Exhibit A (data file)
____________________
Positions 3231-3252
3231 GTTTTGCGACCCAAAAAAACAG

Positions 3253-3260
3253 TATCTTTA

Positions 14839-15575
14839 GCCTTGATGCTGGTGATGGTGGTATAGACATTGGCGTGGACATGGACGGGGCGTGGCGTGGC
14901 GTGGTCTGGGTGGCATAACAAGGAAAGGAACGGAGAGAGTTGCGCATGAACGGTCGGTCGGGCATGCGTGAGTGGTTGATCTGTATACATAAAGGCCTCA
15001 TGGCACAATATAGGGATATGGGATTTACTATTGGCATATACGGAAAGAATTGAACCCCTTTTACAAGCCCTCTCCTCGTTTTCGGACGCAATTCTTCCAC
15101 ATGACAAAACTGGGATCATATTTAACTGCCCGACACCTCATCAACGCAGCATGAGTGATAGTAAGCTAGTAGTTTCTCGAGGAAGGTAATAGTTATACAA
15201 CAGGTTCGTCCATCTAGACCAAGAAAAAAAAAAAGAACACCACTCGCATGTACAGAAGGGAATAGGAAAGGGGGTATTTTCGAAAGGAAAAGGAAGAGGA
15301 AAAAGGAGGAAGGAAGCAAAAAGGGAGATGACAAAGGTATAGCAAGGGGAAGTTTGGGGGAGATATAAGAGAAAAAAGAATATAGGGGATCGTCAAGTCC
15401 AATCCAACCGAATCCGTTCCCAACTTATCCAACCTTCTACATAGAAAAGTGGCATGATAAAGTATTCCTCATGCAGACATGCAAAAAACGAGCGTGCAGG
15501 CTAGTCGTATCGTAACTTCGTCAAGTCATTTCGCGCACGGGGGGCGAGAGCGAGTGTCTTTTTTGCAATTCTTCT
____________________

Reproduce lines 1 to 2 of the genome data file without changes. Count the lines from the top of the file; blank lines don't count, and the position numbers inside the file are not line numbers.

Positions 3231-3252
3231 GTTTTGCGACCCAAAAAAACAG